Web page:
How John Lewis' masterful illustrated memoir is a shining torch for the next generation

 spokesman.com  08/02/2020 00:38:36 

Five summers ago, at San Diego Comic-Con International, Rep. John Lewis donned the type of clothes and gear he was wearing a half-century earlier when he was beaten trying to cross the Edmund Pettus Bridge in Selma, Alabama, the day he thought he was going to die.

The journey from 1965 Selma to 2015 San Diego was long, but the Georgia congressmans belief remained steadfast: For human rights to be defended, each succeeding generation must learn the history of how they are won.

With that mission in mind, Lewis, then the author of a graphic novel in his 70s (his latest illustrated book had been released a half-year earlier), walked onto the floor of the 2015 Comic-Con  that teeming festival of comics and pop culture  to cosplay as his 25-year-old self: trench coat, shirt and tie, and a backpack that held fruit, a toothbrush and books.

In 1965, on what became known as Bloody Sunday in Selma, Lewis  who died July 17 at 80  led about 600 nonviolent marchers into the maw of state troopers nightsticks and tear gas. In 2015, to summon that historic memory, Lewis led a procession through the large bayside convention hall, holding a childs hand in each of his. I felt very, very moved just by being with the kids, he said. As you know, the civil rights movement was often led by the children, and the young people.

The reason Lewis marched at Comic-Con was the same one that spurred him to create his best-selling civil rights memoir  the graphic-novel trilogy March (Top Shelf)  with co-writer Andrew Aydin and artist Nate Powell: To engage young people, you must often dramatize history.

Lewis knew this firsthand. As a young man, he first learned about nonviolent protest through a comic book. Born in Alabama, Lewis had grown up reading newspaper comics, and was primed to absorb illustrated lessons when in 1957, the Fellowship of Reconciliation published Martin Luther King and the Montgomery Story, a brightly colored 16-page comic book that centered on Rosa Parks and the Montgomery bus boycott.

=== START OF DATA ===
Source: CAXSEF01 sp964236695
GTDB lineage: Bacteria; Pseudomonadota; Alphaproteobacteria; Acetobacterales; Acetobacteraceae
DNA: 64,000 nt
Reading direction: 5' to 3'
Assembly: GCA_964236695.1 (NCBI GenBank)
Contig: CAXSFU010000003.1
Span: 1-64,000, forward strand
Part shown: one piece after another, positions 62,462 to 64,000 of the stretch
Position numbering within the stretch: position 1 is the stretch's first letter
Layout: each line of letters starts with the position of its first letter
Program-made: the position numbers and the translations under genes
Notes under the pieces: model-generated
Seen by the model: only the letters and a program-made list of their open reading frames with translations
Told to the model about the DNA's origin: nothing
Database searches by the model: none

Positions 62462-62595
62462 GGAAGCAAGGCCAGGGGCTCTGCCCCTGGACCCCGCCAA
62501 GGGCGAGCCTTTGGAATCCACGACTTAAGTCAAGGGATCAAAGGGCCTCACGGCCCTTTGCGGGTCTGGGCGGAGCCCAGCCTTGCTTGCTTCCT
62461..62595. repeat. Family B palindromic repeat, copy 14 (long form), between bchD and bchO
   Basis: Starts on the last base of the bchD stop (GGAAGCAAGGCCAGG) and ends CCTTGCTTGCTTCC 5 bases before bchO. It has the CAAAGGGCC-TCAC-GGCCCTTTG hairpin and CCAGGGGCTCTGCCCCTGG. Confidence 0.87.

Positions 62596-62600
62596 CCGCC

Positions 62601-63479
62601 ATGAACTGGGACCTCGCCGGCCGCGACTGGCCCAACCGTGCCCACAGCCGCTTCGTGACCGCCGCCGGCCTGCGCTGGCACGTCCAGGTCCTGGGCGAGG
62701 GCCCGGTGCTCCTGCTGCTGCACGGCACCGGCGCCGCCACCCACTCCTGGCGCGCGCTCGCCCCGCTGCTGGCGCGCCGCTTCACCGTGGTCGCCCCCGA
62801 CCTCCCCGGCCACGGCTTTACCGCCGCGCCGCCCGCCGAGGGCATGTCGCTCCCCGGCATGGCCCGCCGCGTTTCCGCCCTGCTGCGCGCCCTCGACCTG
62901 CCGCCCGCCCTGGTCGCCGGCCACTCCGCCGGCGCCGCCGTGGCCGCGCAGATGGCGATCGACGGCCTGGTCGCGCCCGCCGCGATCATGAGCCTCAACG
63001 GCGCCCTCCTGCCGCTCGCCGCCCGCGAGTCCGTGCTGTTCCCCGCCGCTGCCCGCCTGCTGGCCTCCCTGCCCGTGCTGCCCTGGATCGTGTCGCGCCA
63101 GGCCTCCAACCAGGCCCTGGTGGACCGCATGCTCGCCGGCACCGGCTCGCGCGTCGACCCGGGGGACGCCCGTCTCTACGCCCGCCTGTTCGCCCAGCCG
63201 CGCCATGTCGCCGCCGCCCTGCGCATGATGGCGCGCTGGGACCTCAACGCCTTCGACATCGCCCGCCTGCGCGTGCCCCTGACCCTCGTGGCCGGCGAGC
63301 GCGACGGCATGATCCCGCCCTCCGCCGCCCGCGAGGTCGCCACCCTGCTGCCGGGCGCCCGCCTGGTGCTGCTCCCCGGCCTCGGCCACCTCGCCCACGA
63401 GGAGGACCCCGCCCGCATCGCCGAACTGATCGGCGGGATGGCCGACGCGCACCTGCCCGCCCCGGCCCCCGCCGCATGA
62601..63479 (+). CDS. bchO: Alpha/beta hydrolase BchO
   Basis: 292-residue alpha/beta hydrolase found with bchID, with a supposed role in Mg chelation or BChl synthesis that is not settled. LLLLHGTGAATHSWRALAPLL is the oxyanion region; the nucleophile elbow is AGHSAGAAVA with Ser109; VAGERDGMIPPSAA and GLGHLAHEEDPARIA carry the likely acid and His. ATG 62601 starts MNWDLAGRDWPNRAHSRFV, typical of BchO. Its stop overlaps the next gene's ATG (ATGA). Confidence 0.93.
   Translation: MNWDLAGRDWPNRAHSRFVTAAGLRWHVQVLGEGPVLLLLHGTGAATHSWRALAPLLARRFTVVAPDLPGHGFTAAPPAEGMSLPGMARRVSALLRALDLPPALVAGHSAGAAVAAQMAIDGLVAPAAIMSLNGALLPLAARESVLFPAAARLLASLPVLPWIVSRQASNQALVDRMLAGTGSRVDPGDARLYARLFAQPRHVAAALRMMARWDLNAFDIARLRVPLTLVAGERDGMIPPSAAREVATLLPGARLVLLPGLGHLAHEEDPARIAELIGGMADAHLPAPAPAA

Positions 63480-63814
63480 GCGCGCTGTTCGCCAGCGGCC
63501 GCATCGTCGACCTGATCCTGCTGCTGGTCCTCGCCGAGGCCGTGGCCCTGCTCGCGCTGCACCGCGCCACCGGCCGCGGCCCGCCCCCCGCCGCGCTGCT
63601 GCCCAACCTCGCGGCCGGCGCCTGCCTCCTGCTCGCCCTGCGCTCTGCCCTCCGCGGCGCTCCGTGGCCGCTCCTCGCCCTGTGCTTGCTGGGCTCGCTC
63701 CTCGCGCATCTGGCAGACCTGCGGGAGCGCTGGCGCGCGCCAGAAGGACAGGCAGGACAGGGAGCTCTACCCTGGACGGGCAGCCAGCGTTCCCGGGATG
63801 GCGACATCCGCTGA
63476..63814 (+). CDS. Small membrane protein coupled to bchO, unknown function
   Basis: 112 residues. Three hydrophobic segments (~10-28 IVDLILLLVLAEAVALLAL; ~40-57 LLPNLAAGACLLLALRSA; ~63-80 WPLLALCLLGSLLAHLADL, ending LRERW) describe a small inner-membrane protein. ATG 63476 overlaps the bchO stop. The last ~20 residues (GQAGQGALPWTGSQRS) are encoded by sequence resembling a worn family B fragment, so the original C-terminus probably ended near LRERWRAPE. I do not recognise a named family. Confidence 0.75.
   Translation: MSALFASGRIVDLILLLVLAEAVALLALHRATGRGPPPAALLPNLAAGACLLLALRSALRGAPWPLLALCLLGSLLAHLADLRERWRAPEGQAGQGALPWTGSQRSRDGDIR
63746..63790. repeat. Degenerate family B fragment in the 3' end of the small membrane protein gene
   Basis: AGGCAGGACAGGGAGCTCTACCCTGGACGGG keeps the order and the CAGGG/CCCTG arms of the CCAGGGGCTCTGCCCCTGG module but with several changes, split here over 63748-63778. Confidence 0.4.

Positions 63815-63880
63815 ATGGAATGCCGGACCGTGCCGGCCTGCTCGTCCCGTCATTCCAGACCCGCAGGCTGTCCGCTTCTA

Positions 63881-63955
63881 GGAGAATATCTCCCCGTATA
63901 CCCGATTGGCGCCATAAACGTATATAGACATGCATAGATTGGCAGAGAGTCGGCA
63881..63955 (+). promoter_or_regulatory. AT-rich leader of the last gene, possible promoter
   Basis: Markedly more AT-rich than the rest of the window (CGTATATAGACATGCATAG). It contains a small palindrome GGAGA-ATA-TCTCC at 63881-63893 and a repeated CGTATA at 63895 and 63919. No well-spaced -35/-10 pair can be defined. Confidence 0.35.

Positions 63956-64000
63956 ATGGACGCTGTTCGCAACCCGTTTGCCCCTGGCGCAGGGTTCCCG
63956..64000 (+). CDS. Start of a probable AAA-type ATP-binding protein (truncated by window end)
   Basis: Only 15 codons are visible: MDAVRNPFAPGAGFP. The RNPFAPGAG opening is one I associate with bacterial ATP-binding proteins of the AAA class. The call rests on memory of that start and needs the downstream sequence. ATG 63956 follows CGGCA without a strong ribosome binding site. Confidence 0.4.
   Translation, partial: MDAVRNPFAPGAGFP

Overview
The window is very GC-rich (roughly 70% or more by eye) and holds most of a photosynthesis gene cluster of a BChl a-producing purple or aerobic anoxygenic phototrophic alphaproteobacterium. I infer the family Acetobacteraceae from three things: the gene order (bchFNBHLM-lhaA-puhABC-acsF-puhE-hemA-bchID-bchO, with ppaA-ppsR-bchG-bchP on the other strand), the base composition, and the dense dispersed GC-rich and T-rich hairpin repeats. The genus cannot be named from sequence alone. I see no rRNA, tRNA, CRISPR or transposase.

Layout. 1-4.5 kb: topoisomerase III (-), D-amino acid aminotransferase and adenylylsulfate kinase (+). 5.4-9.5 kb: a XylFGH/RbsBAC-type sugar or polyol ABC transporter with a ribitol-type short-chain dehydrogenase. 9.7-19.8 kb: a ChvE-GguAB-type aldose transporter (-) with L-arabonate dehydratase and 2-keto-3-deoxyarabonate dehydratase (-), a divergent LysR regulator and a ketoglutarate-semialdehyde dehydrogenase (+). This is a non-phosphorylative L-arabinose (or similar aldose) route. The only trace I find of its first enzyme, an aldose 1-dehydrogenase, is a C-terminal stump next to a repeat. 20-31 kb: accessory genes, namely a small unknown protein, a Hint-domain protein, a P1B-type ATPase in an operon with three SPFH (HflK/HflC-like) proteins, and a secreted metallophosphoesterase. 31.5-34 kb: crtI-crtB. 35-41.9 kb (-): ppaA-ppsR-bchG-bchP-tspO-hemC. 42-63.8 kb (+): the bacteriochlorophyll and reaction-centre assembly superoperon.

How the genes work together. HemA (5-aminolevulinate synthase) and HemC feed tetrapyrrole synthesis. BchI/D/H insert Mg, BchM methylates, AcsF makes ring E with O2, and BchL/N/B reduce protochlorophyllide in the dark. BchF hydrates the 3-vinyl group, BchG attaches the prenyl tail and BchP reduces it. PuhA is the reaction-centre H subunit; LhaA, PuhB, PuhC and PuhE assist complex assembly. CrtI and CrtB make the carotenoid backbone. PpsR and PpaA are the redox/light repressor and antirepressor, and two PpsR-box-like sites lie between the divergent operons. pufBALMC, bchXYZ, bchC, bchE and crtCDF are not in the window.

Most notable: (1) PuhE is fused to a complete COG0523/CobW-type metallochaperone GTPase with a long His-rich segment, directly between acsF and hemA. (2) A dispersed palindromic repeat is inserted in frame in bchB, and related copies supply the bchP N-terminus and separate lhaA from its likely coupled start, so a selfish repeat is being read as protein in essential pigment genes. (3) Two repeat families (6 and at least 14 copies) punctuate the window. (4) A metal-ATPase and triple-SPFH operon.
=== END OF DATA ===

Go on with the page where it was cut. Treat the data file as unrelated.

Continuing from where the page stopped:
After reading that story, Lewis eventually became drawn to the nonviolent protest movement as a chief organizer. By 1963, he was the youngest speaker at the March on Washington.

Nearly five decades later, he decided to create his own memoir in the form of a graphic novel after Aydin, then an aide in Lewis office, was teased by colleagues about going to Comic-Con. Lewis told his staff about his own profound history with comics. The congressman and the aide were inspired to collaborate.

The result is a masterpiece of storytelling. March traces Lewis path from a childhood in the segregated South, sermonizing to chickens  who listened to him better than some members of Congress, as he later liked to joke  to his first meeting, at the age of 18, with King, to the perilous Freedom Rides, his leadership of the Student Nonviolent Coordinating Committee and his ascension to one of the Big Six civil rights leaders who organized the 1963 March.

Powered partly by Powells virtuosic art, the narrative builds to the brutal showdown in Selma and passage of the Voting Rights Act later that year. (Which prompts the question: Isnt it time that the Edmund Pettus Bridge be renamed the John R. Lewis Bridge?)

The March books have won prizes  a Special Recognition award for Book One from the RFK Foundation, a National Book Award for Young Peoples Literature for Book Three  becoming a staple in school curricula and libraries. Lewis toured comics conventions and bookstores, cheered as a hero whose books were read by the children he sought to educate.

Many people still think of comic books as pure escapism. Lewis knew they can be a captivating way to deliver sometimes brutal realism.

March was created to get young people  another generation  to feel the hope, the dreams, the aspirations of a people that wanted to be free, the congressman told me during an interview in 2013, shortly after the March on Washingtons 50th anniversary. Whats it like to be involved in a nonviolent workshop; to be involved with social drama; to experience or to feel someone beating you, spitting on you, or pouring hot water or hot coffee on you  to be arrested and to be jailed?

Lewis said he wanted readers to feel it.

In 2014, when I was moderating a discussion with Lewis and Aydin at a comics convention in Washington, Lewis said that part of the message of March was to encourage young readers to get into good trouble  necessary trouble. And he added: I am so hopeful. I am so optimistic for the future.

Which is why he always knew that March was more than a storytelling. In Lewis hands, it was a torch passed.

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